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Sexually transmitted diseases among randomly selected attenders at an antenatal clinic in The Gambia.
  1. D C Mabey,
  2. N E Lloyd-Evans,
  3. S Conteh,
  4. T Forsey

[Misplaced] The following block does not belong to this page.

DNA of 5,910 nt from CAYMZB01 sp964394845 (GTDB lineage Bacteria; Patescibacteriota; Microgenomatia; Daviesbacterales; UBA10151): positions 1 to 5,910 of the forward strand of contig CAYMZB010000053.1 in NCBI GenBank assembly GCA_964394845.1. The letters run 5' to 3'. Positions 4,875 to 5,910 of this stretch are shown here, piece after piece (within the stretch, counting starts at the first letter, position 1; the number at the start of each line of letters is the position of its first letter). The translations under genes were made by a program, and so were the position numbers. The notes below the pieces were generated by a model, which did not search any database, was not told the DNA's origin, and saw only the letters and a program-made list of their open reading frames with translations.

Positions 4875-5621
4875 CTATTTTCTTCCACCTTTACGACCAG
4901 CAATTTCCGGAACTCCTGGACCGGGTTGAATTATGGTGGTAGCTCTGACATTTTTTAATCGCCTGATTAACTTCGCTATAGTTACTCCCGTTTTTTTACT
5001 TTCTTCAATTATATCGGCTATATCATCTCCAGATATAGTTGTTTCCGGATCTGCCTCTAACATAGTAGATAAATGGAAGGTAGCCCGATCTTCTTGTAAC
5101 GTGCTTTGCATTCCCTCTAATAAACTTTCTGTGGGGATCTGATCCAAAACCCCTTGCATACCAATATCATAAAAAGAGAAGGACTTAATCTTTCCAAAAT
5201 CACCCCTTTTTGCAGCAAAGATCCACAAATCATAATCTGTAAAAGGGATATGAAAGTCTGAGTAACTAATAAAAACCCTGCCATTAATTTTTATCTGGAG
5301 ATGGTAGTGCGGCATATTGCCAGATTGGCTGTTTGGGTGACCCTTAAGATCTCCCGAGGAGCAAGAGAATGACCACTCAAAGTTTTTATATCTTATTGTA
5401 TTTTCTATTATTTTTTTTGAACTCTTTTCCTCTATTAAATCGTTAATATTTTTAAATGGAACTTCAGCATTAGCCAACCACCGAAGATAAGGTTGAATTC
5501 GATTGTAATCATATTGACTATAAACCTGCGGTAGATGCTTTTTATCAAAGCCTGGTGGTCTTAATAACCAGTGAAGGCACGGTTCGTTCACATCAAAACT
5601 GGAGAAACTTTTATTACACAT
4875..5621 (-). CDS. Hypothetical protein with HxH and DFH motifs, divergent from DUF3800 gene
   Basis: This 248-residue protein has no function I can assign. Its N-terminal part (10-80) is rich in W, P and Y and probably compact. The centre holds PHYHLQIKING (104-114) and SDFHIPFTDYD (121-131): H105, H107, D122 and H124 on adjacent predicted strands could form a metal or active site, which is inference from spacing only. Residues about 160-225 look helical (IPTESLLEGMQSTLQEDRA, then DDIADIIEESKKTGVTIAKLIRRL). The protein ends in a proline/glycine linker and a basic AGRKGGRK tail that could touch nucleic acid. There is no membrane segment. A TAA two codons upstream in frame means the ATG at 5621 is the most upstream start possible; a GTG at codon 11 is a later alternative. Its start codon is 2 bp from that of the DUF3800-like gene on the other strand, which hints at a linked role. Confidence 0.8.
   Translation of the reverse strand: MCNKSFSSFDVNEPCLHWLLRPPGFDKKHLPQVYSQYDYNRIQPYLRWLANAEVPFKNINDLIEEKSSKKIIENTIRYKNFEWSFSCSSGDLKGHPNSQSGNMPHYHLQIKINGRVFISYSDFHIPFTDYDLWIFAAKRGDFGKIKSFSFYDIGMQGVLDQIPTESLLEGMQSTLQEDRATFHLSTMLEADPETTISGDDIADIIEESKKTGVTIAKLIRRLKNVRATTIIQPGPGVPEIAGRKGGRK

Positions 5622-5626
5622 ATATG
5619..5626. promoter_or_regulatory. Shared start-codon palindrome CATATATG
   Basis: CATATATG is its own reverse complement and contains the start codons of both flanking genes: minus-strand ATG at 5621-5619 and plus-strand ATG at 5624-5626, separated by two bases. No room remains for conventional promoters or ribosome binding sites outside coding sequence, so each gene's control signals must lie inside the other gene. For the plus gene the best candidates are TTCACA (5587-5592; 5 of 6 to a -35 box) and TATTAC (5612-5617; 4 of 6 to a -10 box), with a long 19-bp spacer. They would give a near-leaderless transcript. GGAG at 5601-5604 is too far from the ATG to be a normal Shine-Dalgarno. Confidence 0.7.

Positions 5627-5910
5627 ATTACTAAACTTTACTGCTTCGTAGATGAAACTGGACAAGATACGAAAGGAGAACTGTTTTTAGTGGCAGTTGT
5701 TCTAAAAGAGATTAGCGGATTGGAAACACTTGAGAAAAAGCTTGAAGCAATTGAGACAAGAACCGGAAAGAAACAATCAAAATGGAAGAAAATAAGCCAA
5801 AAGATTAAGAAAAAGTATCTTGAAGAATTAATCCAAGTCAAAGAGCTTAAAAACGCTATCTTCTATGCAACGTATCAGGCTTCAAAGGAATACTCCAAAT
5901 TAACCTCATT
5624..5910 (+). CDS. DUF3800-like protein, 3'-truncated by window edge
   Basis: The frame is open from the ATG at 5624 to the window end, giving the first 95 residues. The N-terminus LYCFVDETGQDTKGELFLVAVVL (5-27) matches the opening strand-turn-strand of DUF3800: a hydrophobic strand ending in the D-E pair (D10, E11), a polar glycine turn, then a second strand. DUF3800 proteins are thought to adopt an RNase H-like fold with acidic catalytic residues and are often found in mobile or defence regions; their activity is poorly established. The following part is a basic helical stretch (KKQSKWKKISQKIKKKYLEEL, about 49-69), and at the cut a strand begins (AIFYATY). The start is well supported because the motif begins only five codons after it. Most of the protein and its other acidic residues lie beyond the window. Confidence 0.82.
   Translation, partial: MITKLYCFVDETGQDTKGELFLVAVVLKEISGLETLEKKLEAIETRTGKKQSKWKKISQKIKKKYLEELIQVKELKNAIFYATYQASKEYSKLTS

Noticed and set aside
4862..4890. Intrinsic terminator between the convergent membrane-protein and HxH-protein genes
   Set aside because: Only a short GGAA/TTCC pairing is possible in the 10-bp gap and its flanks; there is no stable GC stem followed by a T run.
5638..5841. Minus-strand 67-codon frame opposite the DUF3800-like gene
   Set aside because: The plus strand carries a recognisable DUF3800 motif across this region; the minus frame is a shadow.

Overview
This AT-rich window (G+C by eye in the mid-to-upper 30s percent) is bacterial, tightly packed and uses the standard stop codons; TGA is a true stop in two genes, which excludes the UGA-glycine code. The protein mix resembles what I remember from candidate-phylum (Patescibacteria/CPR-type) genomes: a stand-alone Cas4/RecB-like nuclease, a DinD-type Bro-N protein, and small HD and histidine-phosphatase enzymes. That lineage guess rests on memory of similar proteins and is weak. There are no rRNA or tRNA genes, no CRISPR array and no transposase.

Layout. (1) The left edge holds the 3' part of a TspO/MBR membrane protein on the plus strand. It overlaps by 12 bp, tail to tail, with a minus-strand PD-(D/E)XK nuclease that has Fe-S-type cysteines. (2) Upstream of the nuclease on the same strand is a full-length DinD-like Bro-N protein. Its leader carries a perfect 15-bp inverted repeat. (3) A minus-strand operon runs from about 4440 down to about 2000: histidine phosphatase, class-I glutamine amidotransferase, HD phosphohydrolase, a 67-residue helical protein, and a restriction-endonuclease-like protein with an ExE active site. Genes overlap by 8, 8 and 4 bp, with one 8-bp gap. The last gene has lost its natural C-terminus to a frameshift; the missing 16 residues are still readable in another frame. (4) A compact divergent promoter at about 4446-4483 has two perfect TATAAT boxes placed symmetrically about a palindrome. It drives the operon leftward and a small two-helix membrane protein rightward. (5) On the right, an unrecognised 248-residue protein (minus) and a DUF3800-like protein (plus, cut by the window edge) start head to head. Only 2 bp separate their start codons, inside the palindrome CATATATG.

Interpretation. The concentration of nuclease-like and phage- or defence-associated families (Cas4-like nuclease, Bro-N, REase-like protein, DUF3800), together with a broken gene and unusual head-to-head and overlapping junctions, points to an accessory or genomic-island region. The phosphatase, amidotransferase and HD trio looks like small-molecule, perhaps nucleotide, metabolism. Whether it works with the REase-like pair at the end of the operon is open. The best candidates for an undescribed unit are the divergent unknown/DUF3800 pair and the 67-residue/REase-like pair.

One hundred randomly selected women attending a free government antenatal clinic in the town of Bakau, The Gambia, were examined. Vaginal swabs were taken for microscopical examination for Trichomonas vaginalis and for culture on Sabouraud's medium. Cervical swabs were taken for culture of Neisseria gonorrhoeae and Chlamydia trachomatis and, in 50 cases, Herpesvirus hominis; in addition, urethral swabs were taken for culture of N gonorrhoeae. Serum samples were tested for antibodies to Treponema pallidum by the Venereal Diseases Research Laboratory (VDRL) test and T pallidum haemagglutination assay (TPHA), and to C trachomatis and H hominis by microimmunofluorescence. The prevalence of infection with Candida albicans was found to be 35%, T vaginalis 32%, C trachomatis 6.9%, N gonorrhoeae 6.7%, T pallidum 1%, and H hominis 0%. IgG antibodies at a titre of at least 1/16 to C trachomatis serotypes D-K were found in 29.4%, and to serotypes A-C in a further 10.6%. IgG antibodies at a titre of at least 1/16 to H hominis type I were found in 94%, and to type II in 53%, although a proportion of the latter probably represent cross reacting antibodies to type I.

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